Yang X.,Martin Luther University of Halle Wittenberg | Yang X.,CAS Kunming Institute of Botany | Bauhus J.,Albert Ludwigs University of Freiburg | Both S.,Martin Luther University of Halle Wittenberg | And 13 more authors.
European Journal of Forest Research | Year: 2013

Experimental forest plantations to study biodiversity-ecosystem functioning (BEF) relationships have recently been established in different regions of the world, but subtropical biomes have not been covered so far. Here, we report about the initial survivorship of 26 tree species in the first such experiment in subtropical China. In the context of the joint Sino-German-Swiss Research Unit "BEF-China," 271 experimental forest plots were established using 24 naturally occurring tree species and two native commercial conifers. Based on the survival inventories carried out in November 2009 and June 2010, the overall survival rate was 87 % after the first 14 months. Generalized mixed-effects models showed that survival rates of seedlings were significantly affected by species richness, the species' leaf habit (deciduous or evergreen), species identity, planting date, and altitude. In the first survey, seedling establishment success decreased with increasing richness levels, a tendency that disappeared in the second survey after replanting. Though evergreen species performed less well than deciduous species with establishment rates of 84 versus 93 % in the second survey, their planting success exceeded the general expectation for subtropical broad-leaved evergreen species. These results have important implications for establishing mixed-species plantations for diversity conservation and improvement of ecosystem functioning in the Chinese subtropics and elsewhere. Additional costs associated with mixed-species plantations as compared to conventional plantations also demonstrate the potential of upscaling BEF experiments to large-scale afforestation projects. © 2013 Springer-Verlag Berlin Heidelberg.


Nadrowski K.,University of Leipzig | Pietsch K.,University of Leipzig | Baruffol M.,University of Zürich | Both S.,Martin Luther University of Halle Wittenberg | And 16 more authors.
PLoS ONE | Year: 2014

Future climates are likely to include extreme events, which in turn have great impacts on ecological systems. In this study, we investigated possible effects that could mitigate stem breakage caused by a rare and extreme ice storm in a Chinese subtropical forest across a gradient of forest diversity. We used Bayesian modeling to correct stem breakage for tree size and variance components analysis to quantify the influence of taxon, leaf and wood functional traits, and stand level properties on the probability of stem breakage. We show that the taxon explained four times more variance in individual stem breakage than did stand level properties; trees with higher specific leaf area (SLA) were less susceptible to breakage. However, a large part of the variation at the taxon scale remained unexplained, implying that unmeasured or undefined traits could be used to predict damage caused by ice storms. When aggregated at the plot level, functional diversity and wood density increased after the ice storm. We suggest that for the adaption of forest management to climate change, much can still be learned from looking at functional traits at the taxon level. © 2014 Nadrowski et al.


Bohnke M.,Martin Luther University of Halle Wittenberg | Kreissig N.,Martin Luther University of Halle Wittenberg | Krober W.,Martin Luther University of Halle Wittenberg | Fang T.,Gutianshan National Nature Reserve | Bruelheide H.,Martin Luther University of Halle Wittenberg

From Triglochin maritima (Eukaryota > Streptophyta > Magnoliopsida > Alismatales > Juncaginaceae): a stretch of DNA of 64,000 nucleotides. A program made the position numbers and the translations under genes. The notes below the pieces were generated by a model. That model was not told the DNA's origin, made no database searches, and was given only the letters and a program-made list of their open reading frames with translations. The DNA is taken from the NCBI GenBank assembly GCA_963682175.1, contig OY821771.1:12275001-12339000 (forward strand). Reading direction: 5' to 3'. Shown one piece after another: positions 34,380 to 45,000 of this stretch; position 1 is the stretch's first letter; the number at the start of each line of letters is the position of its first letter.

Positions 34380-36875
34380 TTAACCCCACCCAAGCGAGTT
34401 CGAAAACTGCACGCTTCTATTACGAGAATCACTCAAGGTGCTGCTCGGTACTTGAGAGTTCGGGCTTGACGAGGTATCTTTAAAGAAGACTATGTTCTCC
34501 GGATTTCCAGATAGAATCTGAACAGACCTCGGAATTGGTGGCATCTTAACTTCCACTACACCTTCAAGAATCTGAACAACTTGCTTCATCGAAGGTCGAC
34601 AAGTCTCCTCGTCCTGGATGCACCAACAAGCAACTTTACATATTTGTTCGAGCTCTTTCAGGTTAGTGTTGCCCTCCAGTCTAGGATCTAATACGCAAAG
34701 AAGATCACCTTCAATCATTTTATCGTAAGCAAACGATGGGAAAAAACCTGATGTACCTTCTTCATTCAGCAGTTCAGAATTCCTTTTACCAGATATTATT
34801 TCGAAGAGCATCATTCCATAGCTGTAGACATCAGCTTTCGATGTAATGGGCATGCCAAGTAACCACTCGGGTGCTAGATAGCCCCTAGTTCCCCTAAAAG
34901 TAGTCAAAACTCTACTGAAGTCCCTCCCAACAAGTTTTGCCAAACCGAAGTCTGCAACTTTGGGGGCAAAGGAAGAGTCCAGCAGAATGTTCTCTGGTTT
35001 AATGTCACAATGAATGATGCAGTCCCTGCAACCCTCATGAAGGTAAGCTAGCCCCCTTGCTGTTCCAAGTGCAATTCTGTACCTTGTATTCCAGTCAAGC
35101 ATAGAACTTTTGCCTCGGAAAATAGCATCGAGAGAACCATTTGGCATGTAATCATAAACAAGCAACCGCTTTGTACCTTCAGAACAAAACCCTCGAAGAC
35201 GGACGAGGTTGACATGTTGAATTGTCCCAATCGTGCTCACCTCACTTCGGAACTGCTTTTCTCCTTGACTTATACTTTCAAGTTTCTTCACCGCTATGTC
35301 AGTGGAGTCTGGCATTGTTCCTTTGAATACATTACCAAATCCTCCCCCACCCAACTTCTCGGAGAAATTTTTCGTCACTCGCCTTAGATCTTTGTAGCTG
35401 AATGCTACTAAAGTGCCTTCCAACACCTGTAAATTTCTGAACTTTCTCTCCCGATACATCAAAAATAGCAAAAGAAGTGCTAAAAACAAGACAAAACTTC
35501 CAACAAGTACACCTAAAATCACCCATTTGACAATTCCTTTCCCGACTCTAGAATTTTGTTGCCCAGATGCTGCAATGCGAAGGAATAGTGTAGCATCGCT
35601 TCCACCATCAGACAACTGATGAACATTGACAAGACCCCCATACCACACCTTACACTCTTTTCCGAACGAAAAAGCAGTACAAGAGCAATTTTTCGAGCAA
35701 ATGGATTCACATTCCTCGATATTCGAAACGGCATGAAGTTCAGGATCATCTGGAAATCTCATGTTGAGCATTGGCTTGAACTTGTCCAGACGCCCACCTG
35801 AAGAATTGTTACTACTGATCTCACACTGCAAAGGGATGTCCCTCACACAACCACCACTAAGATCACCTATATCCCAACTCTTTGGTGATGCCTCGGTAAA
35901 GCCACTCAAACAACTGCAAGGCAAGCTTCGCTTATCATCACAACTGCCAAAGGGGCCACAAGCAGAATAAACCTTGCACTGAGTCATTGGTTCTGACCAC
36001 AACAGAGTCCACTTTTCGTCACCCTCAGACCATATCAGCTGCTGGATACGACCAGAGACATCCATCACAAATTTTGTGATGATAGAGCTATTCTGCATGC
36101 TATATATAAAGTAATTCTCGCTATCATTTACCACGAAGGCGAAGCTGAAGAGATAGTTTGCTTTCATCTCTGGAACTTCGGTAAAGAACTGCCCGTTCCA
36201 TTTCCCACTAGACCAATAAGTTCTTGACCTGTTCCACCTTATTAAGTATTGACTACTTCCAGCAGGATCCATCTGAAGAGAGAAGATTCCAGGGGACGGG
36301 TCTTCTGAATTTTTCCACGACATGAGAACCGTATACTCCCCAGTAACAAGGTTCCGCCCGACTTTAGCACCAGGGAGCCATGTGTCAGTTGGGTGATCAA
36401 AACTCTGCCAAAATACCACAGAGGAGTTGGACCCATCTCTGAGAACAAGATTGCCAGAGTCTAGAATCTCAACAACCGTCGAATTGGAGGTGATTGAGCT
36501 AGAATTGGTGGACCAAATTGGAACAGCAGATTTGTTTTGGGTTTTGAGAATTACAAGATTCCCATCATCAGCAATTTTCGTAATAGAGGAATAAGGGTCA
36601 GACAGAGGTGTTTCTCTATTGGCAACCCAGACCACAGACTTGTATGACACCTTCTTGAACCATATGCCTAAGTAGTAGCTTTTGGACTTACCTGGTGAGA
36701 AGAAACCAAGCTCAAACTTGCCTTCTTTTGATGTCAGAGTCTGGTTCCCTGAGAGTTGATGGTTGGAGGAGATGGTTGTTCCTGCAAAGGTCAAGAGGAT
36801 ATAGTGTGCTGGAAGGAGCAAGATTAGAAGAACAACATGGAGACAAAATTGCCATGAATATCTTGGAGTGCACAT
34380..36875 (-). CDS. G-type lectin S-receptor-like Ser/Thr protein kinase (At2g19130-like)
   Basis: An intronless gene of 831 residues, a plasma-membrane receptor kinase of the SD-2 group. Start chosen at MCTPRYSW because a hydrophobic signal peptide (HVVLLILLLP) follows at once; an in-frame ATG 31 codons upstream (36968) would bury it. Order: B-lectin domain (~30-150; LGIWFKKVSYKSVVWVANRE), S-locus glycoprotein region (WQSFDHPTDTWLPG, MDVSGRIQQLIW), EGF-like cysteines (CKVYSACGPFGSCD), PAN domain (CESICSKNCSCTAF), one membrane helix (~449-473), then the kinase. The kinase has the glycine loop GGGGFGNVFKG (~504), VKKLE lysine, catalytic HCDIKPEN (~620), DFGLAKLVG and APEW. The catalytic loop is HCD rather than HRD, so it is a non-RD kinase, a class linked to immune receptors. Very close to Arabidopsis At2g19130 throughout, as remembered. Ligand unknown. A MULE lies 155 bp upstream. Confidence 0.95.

Trees - Structure and Function | Year: 2012

Concerning forest communities, not much is known about the relationship between wood traits and environmental conditions. Using a succession series, we analyzed which wood anatomical traits were correlated with successional stage and asked which traits and which environmental factors were particularly important for the trait-environment relationship. An extensive dataset of 11 groups of wood traits was generated for 93 woody species that occurred in 27 permanent plots in a secondary subtropical secondary broadleaved forest in Zhejiang Province (SE-China) and subjected to Fourth Corner Analyses, using different permutation models. We encountered a strong relationship of wood porosity, visibility of growth rings and vessel arrangement to the successional gradient. Compared to biotic community characteristics such as density of plants, abiotic environmental variables such as soil characteristics, aspect and inclination of the plots showed only marginal correlations to wood anatomical traits. Furthermore, the link between environment and species composition of the forest communities was found to be more important in explaining the trait-environment relationship than between the communities and species wood traits. In addition, our results support the idea that most of the species in the subtropical forest might be functionally equivalent. © 2011 Springer-Verlag.


Gutianshan National Nature Reserve in Zheijiang, is located west of Shanghai in China. Credit: Helge Bruelheide, MLU/iDiv Many of the previous studies on global species diversity are inaccurate. These are the conclusions of an international research group, led by Martin Luther University Halle-Wittenberg (MLU) in collaboration with the German Centre for Integrative Biodiversity Research Halle - Jena - Leipzig (iDiv), which carried out a long-term study on biodiversity in the subtropical forests of China. The study shows that there might be an under- or overestimation of global biodiversity by up to 50 per cent when the survey is based on only a few taxa. The study's findings were published in the journal "Nature Communications". The international research group "BEF-China" received funding from the German Research Foundation (DFG) for a period of eight years. Its aim was to determine the diversity of the species present in an ecosystem. "This presents a massive challenge, particularly for tropical and subtropical forest ecosystems that have a rich variety of species," says Professor Helge Bruelheide from the Institute of Biology at MLU who led the research group. Even though the global diversity of plant species is well known, there are only a few studies that have attempted to record the variety of animal species - from the bugs found under bark to web-building spiders - as well as the plant species found in these forests. The tiny living creatures - such as the fungi and bacteria in the soil that are useful and harmful to plants - have often been disregarded. "All of these species are what makes up global biodiversity," Bruelheide explains. This is why many of the studies investigating the scale of this biodiversity have only been speculation. The international research team now has sound estimates in China about the number of species belonging to 43 different major taxa. These estimates are based on individual test plots as well as on an entire nature reserve. "A key feature of our project region is that it reflects the current situation of the earth's forests better than the tropical lowland rainforests which have been the main focus of many studies up until now," says Dr Andreas Schuldt from Leuphana University Lüneburg, the lead author of the study. "Forty-seven per cent of the humid tropical and subtropical forests occur in mountainous regions, a situation that is very similar to our project region. We can now assume that, in regions with different altitudes, slopes and solar orientation, species numbers increase at a different rate according to area than in lowland rain forests." The majority of rainforest research has focused on the more accessible lowland rainforests. This new study underscores the necessity of carrying out more intensive investigations in the mountainous rainforests, says Schuldt. Another new feature of this study is the way it combines traditional ways of determining species with modern methods of DNA analysis. This allows scientists to determine the number of bacteria and fungi taxa found in soil. This important contribution was made by Dr Tesfaye Wubet and Professor François Buscot from the Helmholtz Centre for Environmental Research (UFZ) in Halle. The team took a complete inventory of 27 sample plots in the Gutianshan National Nature Reserve in Zhejiang province west of Shanghai. The scientists were able to record in excess of 77,000 individuals from more than 1,000 plant and animal species, and 6,000 microorganism taxa. Geobotanist Helge Bruelheide adds: "This work is an example of why long-term research is so essential. Studies such as this cannot be achieved within the usual funding period of three years. They require years of repeated investigations on numerous sample plots." The numbers show that, according to the researchers' projections, one ha of subtropical forest can capture around 38 per cent of all species while 10 ha can capture 76 per cent of the species. "This reveals the limited informational value of sample plots with very selective distribution globally," says Bruelheide. The larger the area and the number of woody plants, i.e. trees and shrubs, the less precisely one can predict the overall diversity of other taxa. Methods of spatial statistics were integrated into the study to lay the foundations for more precise future predictions about the number of species found in large areas, such as entire continents, based on environmental conditions. Explore further: Fungi, often seen as pests, play a crucial role policing biodiversity in rainforests More information: Andreas Schuldt et al. Multitrophic diversity in a biodiverse forest is highly nonlinear across spatial scales, Nature Communications (2015). DOI: 10.1038/ncomms10169